Gran is the main character in Relink. He is a versatile character who excels in both support roles and one-handed sword techniques.

Basic Studio Information
・Recording space: 10m (length) x 14m (width) x 6m (height)
・Number of cameras: 168
・Performance capture equipped with facial capture and audio recording
・The studio is equipped for remote recording

・Overhead steel frame for wire work scenes
・Pin mics and hand mics for remote recording
・Speakers audible throughout the entire recording space
・Dimmable studio lights
・Large projector
・Three full-size video cameras for 60 fps filming
・Large TV screen for watching footage
・In-studio shower rooms

Please also see the following previous article for basic studio information and an interview with the studio manager.

What is motion capture?

CEDEC+KYUSHU2023 was held in late November last year, and two staff members from Cygames’ motion capture studio in Osaka took the stage to discuss the following topics.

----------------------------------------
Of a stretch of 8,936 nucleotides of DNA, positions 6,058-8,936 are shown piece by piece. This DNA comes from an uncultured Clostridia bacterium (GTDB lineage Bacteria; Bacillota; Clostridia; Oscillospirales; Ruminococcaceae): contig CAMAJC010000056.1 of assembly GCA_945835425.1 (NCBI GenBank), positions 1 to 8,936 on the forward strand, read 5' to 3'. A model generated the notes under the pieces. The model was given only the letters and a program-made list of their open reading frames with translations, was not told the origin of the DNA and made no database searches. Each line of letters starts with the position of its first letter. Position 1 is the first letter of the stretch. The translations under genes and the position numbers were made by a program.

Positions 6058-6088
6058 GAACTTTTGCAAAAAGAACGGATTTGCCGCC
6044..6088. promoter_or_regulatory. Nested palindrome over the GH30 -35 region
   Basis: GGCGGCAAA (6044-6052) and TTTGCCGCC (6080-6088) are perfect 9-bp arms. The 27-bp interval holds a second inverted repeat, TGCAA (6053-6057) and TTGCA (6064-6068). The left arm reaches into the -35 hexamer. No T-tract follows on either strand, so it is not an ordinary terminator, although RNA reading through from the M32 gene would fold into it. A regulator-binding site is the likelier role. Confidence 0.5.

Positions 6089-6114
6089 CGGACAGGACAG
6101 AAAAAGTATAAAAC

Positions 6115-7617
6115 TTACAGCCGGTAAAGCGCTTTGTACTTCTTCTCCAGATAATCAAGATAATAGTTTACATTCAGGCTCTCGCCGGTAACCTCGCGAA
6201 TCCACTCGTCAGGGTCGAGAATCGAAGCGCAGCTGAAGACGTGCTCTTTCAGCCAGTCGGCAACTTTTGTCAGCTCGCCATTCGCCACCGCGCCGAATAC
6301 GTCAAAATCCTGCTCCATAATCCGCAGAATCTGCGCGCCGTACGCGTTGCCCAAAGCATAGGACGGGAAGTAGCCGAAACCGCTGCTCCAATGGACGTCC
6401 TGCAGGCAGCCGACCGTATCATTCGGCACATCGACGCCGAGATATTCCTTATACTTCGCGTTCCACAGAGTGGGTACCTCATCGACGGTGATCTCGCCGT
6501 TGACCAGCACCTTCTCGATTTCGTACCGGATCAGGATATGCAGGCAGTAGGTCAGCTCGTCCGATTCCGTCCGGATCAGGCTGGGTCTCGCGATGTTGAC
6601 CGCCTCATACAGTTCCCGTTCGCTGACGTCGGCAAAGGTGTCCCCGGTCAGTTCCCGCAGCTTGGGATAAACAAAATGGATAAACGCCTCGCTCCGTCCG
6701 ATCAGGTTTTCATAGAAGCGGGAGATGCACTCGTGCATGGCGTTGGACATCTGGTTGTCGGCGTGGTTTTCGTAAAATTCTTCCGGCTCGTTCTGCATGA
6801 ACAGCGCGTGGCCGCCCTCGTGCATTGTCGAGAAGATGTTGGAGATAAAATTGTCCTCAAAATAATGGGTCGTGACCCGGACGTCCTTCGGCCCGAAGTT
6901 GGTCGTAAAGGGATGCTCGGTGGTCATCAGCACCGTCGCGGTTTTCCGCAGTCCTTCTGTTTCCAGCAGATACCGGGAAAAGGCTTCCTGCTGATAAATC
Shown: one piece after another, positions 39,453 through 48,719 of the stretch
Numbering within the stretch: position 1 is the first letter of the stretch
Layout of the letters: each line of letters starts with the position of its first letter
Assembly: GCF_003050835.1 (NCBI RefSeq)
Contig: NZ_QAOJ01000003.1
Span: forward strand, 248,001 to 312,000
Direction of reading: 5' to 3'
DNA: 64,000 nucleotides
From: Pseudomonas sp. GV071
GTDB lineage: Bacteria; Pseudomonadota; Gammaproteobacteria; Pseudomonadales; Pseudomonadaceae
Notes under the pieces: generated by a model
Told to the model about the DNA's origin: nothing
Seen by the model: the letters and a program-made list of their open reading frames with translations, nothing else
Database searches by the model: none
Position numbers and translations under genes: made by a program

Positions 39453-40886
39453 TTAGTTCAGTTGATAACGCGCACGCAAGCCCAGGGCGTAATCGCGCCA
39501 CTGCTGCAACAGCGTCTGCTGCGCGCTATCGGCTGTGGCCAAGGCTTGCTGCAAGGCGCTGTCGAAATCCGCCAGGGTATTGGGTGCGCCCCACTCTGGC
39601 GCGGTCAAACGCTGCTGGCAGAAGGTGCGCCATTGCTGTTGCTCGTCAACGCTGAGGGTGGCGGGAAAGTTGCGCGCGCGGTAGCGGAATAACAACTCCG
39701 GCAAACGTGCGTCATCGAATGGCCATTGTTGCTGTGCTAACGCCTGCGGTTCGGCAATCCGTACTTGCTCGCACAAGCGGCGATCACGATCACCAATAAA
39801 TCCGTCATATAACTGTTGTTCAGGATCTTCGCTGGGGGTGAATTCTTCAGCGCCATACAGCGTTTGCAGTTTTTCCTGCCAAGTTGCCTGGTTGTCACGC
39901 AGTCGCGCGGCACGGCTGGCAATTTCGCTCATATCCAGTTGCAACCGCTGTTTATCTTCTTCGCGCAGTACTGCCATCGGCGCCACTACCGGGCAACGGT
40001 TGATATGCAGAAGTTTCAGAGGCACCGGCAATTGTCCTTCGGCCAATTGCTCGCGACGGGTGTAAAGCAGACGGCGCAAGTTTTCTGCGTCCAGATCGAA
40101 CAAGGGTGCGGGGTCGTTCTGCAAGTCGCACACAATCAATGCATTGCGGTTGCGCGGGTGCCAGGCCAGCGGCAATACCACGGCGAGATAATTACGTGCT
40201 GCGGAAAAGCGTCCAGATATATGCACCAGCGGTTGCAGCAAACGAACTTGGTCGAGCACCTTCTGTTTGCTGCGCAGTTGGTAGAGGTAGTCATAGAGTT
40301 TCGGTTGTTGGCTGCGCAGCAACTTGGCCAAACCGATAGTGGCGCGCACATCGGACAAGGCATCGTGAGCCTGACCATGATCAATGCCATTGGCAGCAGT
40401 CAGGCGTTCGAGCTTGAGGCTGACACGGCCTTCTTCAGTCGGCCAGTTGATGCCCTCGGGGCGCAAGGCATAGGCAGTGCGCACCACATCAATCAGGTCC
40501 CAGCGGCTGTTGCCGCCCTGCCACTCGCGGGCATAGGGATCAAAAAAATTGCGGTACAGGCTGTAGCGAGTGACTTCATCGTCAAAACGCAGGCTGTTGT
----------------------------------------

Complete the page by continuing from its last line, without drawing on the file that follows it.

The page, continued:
• The mechanisms and different types of motion capture
  • The current state of motion capture
  • The efforts made to make improvements at the motion capture studio in Osaka and the results of those efforts

Put simply, motion capture is a way of converting the movements of real people into data that can be processed by a computer. Using this method, various characters can be made to move in the same way as an actual human being.

From left to right: an actor, converted digital data, and Gran from Relink. The actor’s movements are reflected in the character’s movements.